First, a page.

He challenges the status quo about the sustainability of agriculture, and the realities that it offers to communities, families, individuals, and the future generation who depend on it for their living. Global agriculture is transcending towards “smart farming”. This term may have sounded as an idea or concept in the 1950s when Eddie was still a student. At present and for my generation, it may not even be considered as a panacea towards the realization of genuine growth and sustained progress in the countryside. The U.N. Food and Agriculture Organization, in its family farming knowledge platform, presented that “smart farming” is “key for the future of agriculture”. It said that the adoption of digitization such as the “Internet of Things” or IoT technologies and solutions can result to increased levels of precision, automation, productivity, and overall efficiency in farm decision making. Maria Aleksandrova, in an online article, “IoT in Agriculture: Five Technology Uses for Smart Farming and Challenges to Consider” published in DZone last year, stated that the global smart agriculture market size is expected to triple by 2025 from about $5 billion in the year 2016 to around $15 billion in the next six years. The IoT applications that can be used in agriculture include greenhouse automation, precision farming in livestock and crop management, IoT devices and sensors with built-in analytical and business application features to support end-to-end farm management systems, and technologies that can map future climate conditions.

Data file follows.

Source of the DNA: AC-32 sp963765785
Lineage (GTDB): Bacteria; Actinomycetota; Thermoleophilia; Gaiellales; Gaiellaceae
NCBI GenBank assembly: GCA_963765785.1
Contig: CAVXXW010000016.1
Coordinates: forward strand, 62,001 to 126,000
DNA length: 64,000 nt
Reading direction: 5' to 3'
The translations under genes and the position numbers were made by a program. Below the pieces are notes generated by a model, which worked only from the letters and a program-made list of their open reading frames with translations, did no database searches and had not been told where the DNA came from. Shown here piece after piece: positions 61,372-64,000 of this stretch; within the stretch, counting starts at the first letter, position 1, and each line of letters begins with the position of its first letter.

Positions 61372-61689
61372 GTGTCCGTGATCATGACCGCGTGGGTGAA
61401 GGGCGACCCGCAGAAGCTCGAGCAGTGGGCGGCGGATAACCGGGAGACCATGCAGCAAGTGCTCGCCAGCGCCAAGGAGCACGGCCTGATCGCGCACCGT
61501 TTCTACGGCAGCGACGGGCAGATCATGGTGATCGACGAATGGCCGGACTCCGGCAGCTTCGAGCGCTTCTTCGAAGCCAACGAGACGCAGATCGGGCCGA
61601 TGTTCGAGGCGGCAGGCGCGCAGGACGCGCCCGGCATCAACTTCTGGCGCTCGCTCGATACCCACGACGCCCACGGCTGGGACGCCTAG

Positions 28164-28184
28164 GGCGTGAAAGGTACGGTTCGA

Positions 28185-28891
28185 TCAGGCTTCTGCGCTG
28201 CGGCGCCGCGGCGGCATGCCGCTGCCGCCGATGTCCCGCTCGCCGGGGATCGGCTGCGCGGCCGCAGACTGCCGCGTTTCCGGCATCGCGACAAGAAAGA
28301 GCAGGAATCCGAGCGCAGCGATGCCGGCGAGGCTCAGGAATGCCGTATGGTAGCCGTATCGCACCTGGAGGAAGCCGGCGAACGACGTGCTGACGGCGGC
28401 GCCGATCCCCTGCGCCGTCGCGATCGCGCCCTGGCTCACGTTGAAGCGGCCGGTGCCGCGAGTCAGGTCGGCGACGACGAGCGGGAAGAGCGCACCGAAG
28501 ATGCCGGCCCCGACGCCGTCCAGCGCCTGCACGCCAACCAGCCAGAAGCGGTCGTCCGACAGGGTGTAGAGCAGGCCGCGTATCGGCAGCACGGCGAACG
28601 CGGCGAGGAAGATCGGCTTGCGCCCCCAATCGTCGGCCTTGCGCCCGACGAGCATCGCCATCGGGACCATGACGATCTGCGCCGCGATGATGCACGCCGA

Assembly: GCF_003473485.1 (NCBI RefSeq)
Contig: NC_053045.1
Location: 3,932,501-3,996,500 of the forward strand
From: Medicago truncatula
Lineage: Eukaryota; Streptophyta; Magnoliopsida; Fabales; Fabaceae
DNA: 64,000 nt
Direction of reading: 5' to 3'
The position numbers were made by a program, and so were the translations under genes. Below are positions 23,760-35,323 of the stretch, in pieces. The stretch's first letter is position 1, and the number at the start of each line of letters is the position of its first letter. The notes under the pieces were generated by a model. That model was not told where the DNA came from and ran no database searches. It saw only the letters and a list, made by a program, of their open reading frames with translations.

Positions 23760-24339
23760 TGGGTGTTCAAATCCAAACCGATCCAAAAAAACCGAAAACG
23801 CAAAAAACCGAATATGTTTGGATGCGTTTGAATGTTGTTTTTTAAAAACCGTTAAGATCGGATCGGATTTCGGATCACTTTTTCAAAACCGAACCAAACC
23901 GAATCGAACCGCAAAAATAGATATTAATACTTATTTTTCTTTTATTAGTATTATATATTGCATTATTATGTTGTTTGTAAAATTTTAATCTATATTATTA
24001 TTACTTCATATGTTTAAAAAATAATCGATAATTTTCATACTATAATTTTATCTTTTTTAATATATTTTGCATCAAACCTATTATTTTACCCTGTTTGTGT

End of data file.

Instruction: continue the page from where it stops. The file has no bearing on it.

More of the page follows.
Despite these seemingly attractive prospects and IoT’s favorable attributes, Eddie was quick to appreciate that “smart farming” relies heavily on access to state-of-the-art information and communication (ICT) technologies and logistics. It is natural for him to inquire about the realities of getting “smart farming” implemented on the ground especially in rural societies where (1) decent levels of ICT technologies and related logistics infrastructure are either weak or barely in existence; and (2) the accompanying quality and affordable education that needs to be provided to the rural populace to capacitate them for IoT technology adoption. I shall continue to dwell on these and a host of other issues related to the future of “smart farming” (or Agriculture 4.0), and “smart education” (or Education 4.0) in the future —– bearing in mind Eddie’s penchant and inquisitiveness on the urgency of addressing societal concerns especially in agriculture.